Of course you’re exhausted, lonely, and depressed

You’ve got to love a tweet that sums up everything all at once in 280 characters or less. This one popped up on my Instagram last fall (probably on the podcast Upstream’s awesome account):

That’s it. That’s the tweet. That’s why we’re all so tired, burned out, anxious, depressed, lonely, unfulfilled, and worried about the future. Why rates of anxiety and depression are climbing. And rates of loneliness, sleep issues, and suicide.

All we have is ourselves

We live in a culture that puts everything on us as individuals. If we’re struggling to find a job, it’s our fault. If we’re struggling to pay the bills, we just need to work harder. If we’re unhappy, it’s because we made a wrong choice somewhere along the way. If we’re anxious or having trouble sleeping, we just need to take a pill or go to therapy. (I’m a true believer in therapy, as you might expect. But it’s still only an individual solution to problems caused by something much larger than us alone.)

We’re forced to work way too many hours—including stuff like making doctor’s appointments, raising children, and doing housework (“adulting”). By the time we get a moment to rest, all we often have the energy for is vegging out in front of a screen.

What I remind my therapy clients is that this is not how humans lived and thought about themselves before a few hundred years ago. Before capitalism, our ancestors lived in communities that shared the work of sustaining life. Much of what they used day to day was known as “the commons,” or resources shared by all members of a community. Forests for gathering wood, hunting, and enjoying nature. Pastures for growing food. Ancestral knowledge passed down through storytelling, playing music, dancing, and singing.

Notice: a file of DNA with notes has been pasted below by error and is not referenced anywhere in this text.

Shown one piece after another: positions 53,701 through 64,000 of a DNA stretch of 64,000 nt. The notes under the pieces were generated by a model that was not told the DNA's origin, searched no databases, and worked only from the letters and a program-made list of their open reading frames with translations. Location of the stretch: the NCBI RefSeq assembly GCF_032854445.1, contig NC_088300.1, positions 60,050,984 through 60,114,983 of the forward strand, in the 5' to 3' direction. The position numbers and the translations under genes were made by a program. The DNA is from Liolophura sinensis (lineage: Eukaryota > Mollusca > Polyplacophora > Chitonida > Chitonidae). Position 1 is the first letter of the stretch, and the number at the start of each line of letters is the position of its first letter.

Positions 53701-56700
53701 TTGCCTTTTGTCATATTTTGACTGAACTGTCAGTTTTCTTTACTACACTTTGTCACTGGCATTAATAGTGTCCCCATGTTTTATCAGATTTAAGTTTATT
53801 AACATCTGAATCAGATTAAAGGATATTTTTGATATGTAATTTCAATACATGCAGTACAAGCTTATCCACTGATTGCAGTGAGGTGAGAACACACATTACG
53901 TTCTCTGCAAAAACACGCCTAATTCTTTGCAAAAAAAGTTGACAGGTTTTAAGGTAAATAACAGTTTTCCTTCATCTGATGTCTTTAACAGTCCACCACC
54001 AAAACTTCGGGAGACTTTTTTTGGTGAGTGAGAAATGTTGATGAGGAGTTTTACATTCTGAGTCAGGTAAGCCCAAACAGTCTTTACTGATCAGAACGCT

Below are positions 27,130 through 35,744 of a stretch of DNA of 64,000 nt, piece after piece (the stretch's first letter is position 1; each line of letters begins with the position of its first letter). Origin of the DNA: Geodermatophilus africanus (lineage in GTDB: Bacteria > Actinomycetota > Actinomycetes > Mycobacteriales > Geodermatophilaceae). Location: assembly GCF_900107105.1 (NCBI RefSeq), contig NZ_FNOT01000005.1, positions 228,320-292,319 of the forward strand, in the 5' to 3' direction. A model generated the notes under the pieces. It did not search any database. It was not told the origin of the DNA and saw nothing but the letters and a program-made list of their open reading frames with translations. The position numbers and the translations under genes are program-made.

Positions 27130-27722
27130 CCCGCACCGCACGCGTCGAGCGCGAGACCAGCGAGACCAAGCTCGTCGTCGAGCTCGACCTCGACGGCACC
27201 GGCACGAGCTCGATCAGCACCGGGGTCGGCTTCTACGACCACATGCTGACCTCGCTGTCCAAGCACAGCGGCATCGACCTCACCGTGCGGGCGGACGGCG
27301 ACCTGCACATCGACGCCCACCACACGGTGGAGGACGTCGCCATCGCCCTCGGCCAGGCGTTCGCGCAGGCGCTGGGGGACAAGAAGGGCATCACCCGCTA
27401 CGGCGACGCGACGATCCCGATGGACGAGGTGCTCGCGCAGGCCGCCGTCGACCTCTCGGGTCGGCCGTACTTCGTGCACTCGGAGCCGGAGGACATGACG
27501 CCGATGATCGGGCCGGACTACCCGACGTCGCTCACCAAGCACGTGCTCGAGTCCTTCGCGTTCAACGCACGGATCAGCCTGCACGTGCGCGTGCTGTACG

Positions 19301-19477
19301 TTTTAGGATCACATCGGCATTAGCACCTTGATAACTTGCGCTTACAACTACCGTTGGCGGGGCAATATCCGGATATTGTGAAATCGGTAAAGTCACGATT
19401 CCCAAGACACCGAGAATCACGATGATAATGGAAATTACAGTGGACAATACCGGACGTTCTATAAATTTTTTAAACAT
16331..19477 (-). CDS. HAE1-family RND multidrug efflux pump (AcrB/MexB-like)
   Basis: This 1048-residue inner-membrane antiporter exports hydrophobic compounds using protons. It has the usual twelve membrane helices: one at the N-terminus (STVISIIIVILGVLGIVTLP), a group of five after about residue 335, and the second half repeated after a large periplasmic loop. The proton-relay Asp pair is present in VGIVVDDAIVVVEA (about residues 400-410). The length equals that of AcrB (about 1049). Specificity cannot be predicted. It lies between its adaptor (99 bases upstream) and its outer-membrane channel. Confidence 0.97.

Our ancestors didn’t think or talk about themselves as separate from others and the earth—like we do now. It wasn’t perfect. They suffered like all living things do. But at least they had each other.

Today, all we have is ourselves. And maybe—maybe—a partner, a dog or cat, and a couple kids. Our lives are centered around working for someone else 40+ hours a week. Much of capitalist life is waiting for some better future off in the distance, when we think we’ll finally feel happy, fulfilled, connected, and surrounded by the community we so desire.

How it plays out for men and women

When it comes to gender, everyone suffers—but in different ways. Women often have to play the role of the entire support network for men. Women spend twice as much time on housework as men and four times as much time on childcare. I wrote about why here.

The rise of capitalism in 1500s Europe pushed women into focusing on housework where, as political philosopher Nancy Fraser puts it, it was “sentimentalized and naturalized, performed for the sake of ‘love’ and ‘virtue,’ as opposed to money.” The Italian feminist Silvia Federici has documented how the witch hunts that murdered an estimated 50,000 European women between 1400 and 1750 were aimed at those unwilling to this new role for women created by the emerging capitalist class. This same process has been repeated over and over again as capitalism has spread in more recent years throughout the Global South.

For men, we’ve been taught by capitalism to overemphasize work at the expense of nurturing a support system. I saw a TikTok video the other day that pretty much sums it up. It’s titled, “Life after college as a 28-year-old with a normal job.” The man wakes up, drives to work, sits in a cubicle, drives home for lunch, drives back to work, works out at the gym, and ends the night drinking beer in front of the TV—all without interacting with a single person. I wish I could say it’s an exaggeration. But during single periods of my life, many of my days have looked just like that. I’m not alone in this. A 2021 survey found that more than one in four men under the age of 30 had no close social connections. None.

All I have is questions

Sorry to leave you hanging in the hopelessness, but all I have right now are questions: What do we do about it? How do we build community in a system designed to destroy it? How do we get back to connecting with each other and the earth?

I guess I have emotions too: anger at rich people, grief about what’s been lost, fear about the future.

I don’t have the answers. This newsletter is one way I’m trying to figure them out—together.

Email me your thoughts at jeremy@jeremymohler.blog: What do you think we should be doing? How do you cultivate connection in your life?